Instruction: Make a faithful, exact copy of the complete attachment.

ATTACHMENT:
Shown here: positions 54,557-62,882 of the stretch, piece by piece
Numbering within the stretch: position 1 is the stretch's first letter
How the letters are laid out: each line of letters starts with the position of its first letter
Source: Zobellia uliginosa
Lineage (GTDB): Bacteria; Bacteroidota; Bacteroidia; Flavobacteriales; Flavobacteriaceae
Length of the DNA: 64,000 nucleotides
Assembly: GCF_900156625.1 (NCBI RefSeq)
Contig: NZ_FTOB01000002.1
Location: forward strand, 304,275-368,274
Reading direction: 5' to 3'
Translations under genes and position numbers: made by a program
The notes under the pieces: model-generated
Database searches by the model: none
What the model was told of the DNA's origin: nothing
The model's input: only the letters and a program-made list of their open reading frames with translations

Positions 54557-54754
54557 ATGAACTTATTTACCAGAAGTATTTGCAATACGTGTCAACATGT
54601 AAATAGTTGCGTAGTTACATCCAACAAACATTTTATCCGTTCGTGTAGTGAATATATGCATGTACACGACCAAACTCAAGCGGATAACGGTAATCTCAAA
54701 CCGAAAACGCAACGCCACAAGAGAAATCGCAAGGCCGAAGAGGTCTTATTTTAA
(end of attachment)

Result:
Shown here: positions 54,557-62,882 of the stretch, piece by piece
Numbering within the stretch: position 1 is the stretch's first letter
How the letters are laid out: each line of letters starts with the position of its first letter
Source: Zobellia uliginosa
Lineage (GTDB): Bacteria; Bacteroidota; Bacteroidia; Flavobacteriales; Flavobacteriaceae
Length of the DNA: 64,000 nucleotides
Assembly: GCF_900156625.1 (NCBI RefSeq)
Contig: NZ_FTOB01000002.1
Location: forward strand, 304,275-368,274
Reading direction: 5' to 3'
Translations under genes and position numbers: made by a program
The notes under the pieces: model-generated
Database searches by the model: none
What the model was told of the DNA's origin: nothing
The model's input: only the letters and a program-made list of their open reading frames with translations

Positions 54557-54754
54557 ATGAACTTATTTACCAGAAGTATTTGCAATACGTGTCAACATGT
54601 AAATAGTTGCGTAGTTACATCCAACAAACATTTTATCCGTTCGTGTAGTGAATATATGCATGTACACGACCAAACTCAAGCGGATAACGGTAATCTCAAA
54701 CCGAAAACGCAACGCCACAAGAGAAATCGCAAGGCCGAAGAGGTCTTATTTTAA